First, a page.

FIG. 1 is a block diagram of a preferred embodiment of a field emission display according to the invention.
FIG. 2 is a schematic diagram of a portion of the field emission display of FIG. 1 showing selected emitters and their respective driving circuits.
FIG. 3 is a series of series of signal timing diagrams showing signals within the portion of the field omission display of FIG. 2.
FIG. 4 is a schematic diagram of a row pointer within the field emission display of FIG. 1.
FIG. 5 is a block digram of an alternative embodiment of a field emission display including a clock dropping circuit.
As shown in FIG. 1, a field emission display 100 includes as its central display element a field emissive array 102 having emissive areas arranged in rows and columns. The array 102 may be any known field emissive array having selectively drivable rows and columns. As will be discussed below, the rows are driven by a row pointer 150 under control of a controller 160 through a row clock 158, and the columns are driven by a column pointer 152 also under control of the controller 160 through a dot clock 162 and an image line 163.
A section of the array 102 is shown in greater detail in FIG. 2. In the array 102, four emitter sets 104, 106, 108, 110 form portions of two separate rows and columns with each emitter set corresponding to one pixel of the display. While only four emitter sets 104, 106, 108, 110 are presented in FIG. 2, the number of emitter sets in the entire array 102 is much greater. For example, a 240 by 550 array would include 132,000 emitter sets. Also, while each emitter set 104, 106, 108, 110 is schematically represented by a single emitter, it will be understood by one of skill in the art that each of the emitter sets 104, 106, 108, 110 may include one or more emitters depending on the particular design of the array 102.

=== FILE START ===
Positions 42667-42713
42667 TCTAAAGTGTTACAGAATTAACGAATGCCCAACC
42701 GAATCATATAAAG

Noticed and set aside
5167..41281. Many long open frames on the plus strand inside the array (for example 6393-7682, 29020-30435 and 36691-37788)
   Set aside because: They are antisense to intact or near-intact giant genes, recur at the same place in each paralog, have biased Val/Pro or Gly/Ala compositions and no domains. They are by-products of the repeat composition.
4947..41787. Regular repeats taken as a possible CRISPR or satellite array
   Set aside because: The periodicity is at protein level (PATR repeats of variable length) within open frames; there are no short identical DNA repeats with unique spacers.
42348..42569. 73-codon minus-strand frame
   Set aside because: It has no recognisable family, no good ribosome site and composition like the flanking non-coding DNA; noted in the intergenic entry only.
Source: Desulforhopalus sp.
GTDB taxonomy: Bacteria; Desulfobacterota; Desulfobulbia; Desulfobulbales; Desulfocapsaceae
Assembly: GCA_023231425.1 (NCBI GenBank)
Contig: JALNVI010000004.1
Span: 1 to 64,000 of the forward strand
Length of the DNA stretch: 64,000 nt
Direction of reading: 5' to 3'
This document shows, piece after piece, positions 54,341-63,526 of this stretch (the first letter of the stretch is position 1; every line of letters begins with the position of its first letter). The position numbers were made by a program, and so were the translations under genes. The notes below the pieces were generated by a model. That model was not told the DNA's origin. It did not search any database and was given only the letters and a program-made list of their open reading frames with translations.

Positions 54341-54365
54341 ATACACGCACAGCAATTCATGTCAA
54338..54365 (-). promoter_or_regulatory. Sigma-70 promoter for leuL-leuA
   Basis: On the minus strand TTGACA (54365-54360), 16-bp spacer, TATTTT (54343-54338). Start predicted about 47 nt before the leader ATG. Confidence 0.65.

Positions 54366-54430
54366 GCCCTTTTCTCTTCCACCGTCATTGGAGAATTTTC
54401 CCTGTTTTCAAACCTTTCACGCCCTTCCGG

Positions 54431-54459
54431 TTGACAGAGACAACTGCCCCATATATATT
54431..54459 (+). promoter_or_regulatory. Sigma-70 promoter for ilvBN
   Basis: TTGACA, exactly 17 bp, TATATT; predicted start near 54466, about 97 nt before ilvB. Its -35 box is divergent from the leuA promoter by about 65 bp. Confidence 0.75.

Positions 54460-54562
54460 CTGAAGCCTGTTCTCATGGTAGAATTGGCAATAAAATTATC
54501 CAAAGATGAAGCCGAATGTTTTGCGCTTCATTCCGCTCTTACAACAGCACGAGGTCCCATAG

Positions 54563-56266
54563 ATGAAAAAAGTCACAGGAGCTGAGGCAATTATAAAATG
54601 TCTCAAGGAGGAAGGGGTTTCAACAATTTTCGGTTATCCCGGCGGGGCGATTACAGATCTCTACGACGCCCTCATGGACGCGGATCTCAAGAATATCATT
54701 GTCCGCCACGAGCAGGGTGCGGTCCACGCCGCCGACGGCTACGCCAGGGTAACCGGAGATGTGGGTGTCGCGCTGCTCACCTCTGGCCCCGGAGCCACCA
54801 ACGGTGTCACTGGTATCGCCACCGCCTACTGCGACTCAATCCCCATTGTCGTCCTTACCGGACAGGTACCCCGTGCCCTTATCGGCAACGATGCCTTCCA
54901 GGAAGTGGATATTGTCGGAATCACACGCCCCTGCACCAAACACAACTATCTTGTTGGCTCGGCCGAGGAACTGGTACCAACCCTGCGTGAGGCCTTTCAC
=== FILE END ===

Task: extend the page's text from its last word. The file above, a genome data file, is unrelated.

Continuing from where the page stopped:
A grid 112 overlies the emitter sets 104, 106, 108, 110 with each emitter set aligned to a corresponding hole 114, 116, 118, 120 in the grid 112. In operation, the grid 112 is raised to a driving voltage V+, typically in the range of 30-120 V. If one of the emitter sets 104, 106, 108, 110 is grounded, or connected to a low voltage relative to the grid 112, an intense electric field is produced between the grid 112 and the emitter set 104, 106, 108, or 110. At a sufficiently high electric field strength, the emitter set 104, 106, 108, or 110 will emit the electrons according to the Fowler-Nordheim equation, as is explained in greater detail in U.S. Pat. No. 4,940,916, which is incorporated herein by reference.